At the grand level of nations and continents, there was little to be explained. The great nations of Europe and Asia were locked up in mortal combat, and the greatest nation of all, the United States, with large interests in both continents, could not avoid involvement. Thus, following Pearl Harbor, the European war and the Asian war became World War II.
At the human level of personal actions and decisions, however, there was much to be explained. Franklin D. Roosevelt concluded long before Pearl Harbor that Germany and Japan constituted serious threats to the United States. Yet, realizing that his view was not generally shared by American voters, he charted a circuitous and sometimes duplicitous route to U.S. intervention in the wars those countries had started. Roosevelt’s indirection and delay spawned conspiracy theories while he lived and, after he died, a generation of U.S. policy based on a determination not to repeat what were seen as his mistakes. Historians still argue about Roosevelt’s timing and tactics, if not his results.
David Kaiser focuses on the critical months between May 1940 and December 1941. Others have written about this period, but few with his precision and insight. Kaiser spent decades teaching at the Naval War College, and he is especially informative on the interplay between productive capacity and strategic possibility in Roosevelt’s war plans. He makes a compelling case that a major reason Roosevelt did not go to war before 1941 was that America lacked the arms, ships and planes to do so effectively.
Yet politics was never far from Roosevelt’s mind. Kaiser necessarily cheats on the time limits he imposes on himself; his first chapter is labeled “May 1940” but is mostly devoted to the backstory essential to understanding how Roosevelt and America arrived at that fraught moment. Roosevelt in 1937 responded to Japanese aggression against China by proposing a “quarantine” of aggressors. The reaction to Roosevelt’s speech was less violently negative than Kaiser suggests, but it was cool enough that the president set aside any thoughts of confronting either the Japanese or the Germans. He walked softly ahead of the 1940 election, which, though less exciting than Kaiser asserts, made Roosevelt the world figure he became. He subsequently persuaded Congress to approve Lend-Lease aid to the countries fighting Germany and Japan, and he gradually maneuvered Tokyo and Berlin into deciding that war against the United States was inevitable. Shooting started on the Atlantic even before Pearl Harbor, and by mid-December 1941, Roosevelt had America in the wars he had long anticipated.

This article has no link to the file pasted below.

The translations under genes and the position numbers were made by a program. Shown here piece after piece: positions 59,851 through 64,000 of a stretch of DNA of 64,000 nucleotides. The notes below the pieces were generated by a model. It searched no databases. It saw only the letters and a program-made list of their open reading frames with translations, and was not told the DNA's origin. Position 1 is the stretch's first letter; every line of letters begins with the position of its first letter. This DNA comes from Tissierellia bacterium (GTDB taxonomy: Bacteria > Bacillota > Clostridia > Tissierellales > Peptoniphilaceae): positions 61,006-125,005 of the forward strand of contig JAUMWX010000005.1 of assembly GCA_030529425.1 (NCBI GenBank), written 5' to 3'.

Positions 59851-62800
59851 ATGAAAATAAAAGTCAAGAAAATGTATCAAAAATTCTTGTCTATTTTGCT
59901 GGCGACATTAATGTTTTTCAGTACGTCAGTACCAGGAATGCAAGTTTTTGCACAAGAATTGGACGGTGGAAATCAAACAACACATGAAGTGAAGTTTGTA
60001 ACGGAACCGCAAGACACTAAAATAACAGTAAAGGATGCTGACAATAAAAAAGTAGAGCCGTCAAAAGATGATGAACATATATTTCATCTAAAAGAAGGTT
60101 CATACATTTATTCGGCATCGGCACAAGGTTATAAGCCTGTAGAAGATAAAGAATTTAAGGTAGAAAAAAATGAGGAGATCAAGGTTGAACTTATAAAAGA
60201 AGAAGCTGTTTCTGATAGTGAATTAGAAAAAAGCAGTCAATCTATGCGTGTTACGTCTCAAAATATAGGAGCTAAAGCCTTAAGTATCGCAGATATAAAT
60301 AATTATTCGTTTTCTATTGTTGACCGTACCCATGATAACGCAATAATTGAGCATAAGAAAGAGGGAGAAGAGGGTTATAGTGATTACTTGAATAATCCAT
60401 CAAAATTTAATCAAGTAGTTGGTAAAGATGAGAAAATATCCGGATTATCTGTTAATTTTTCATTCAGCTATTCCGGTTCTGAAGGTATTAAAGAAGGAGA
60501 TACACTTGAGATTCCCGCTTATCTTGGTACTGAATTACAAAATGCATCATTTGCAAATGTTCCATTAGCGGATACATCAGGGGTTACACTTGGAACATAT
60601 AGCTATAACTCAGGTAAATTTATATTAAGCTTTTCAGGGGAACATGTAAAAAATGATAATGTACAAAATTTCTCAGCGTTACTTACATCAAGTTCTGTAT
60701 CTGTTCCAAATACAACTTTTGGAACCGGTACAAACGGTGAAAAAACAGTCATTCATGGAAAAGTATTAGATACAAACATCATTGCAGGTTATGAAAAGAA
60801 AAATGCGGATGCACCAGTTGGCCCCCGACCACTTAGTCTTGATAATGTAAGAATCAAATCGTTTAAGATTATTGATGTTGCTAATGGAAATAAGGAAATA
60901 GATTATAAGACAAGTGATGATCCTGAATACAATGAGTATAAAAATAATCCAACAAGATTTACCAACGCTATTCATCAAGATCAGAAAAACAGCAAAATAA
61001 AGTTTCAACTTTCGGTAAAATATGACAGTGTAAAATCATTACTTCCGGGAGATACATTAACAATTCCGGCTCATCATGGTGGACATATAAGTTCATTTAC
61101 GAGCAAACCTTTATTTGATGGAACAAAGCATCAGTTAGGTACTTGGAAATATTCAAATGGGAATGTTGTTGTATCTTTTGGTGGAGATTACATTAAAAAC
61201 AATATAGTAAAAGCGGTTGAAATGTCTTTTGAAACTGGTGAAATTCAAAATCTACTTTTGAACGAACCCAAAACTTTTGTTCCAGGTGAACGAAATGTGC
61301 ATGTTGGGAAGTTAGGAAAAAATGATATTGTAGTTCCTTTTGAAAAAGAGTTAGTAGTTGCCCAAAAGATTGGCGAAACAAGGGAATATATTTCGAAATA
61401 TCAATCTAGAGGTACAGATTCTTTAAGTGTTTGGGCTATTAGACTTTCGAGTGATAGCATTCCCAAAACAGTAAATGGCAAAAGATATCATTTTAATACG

Partly, one supposes, because Kaiser cuts his story off at Pearl Harbor, he neglects to note one of the most important consequences of Roosevelt’s procrastination in taking America to war. Roosevelt had watched Woodrow Wilson take America to war in 1917, and he had watched America abandon Wilson soon after the war. Roosevelt realized that a president must not lead America to war but must be led to war by American public opinion. Following a meeting with members of Congress just after Pearl Harbor, in which Roosevelt had conspicuously not asked for a declaration of war, some of the lawmakers threatened to declare war even without a presidential request. This was exactly the emotional pitch Roosevelt had been aiming for. Though the costs of the war in blood and money rose appallingly during the next 31 / 2 years, Americans never doubted the necessity of the conflict. Nor have they ever yet doubted it. World War II remains the only truly “good war” in modern American history.
For reasons best known to himself, Kaiser wraps his tightly told story in a nebulous theory of generations in American history. Again and again Roosevelt and his contemporaries are identified as members of the “Missionary” generation. Sociologists and some historians are drawn to this sort of analysis, but they largely waste their readers’ time. Generations make sense in relating the lives of single families, where predictable gaps separate parents from children. But generations make a muddle of understanding the lives of nations. Children are born every year, and to contend that a child born in 1946 has more in common with a child born in 1964, simply because both are classed as baby boomers, than he or she has with a child born in 1945 is nonsense. Kaiser undermines his analysis by pointing out how bitterly divided Roosevelt’s generation was over crucial matters of domestic and foreign policy. Class and even geography afford surer guides to thinking and action in the 1930s and ’40s than generations do.
Yet readers uninterested in theory can easily ignore this aspect of Kaiser’s tale. His thoroughly researched and well-informed narrative of what happened on the road to war makes the book fully worth the cover price.
Kaiser is a huge fan of Roosevelt. Repeatedly we hear of Roosevelt’s “brilliant leadership” and “extraordinary insight”; he was, Kaiser says, “the outstanding figure” of his generation. Fair enough; Kaiser, like everyone else, is entitled to his favorites. But one wonders how essential Roosevelt really was. It boggles the mind to imagine that America could have sat out the war; Wendell Willkie’s foreign policy platform in 1940 differed only marginally from Roosevelt’s. And it is difficult to see how the American side could have lost, given the productive resources of the nation. Details matter in history, and Kaiser is very good on details. But sometimes the big picture almost draws itself.
NO END SAVE VICTORY
How FDR Led the Nation Into War
By David Kaiser
Basic. 408 pp. $27.99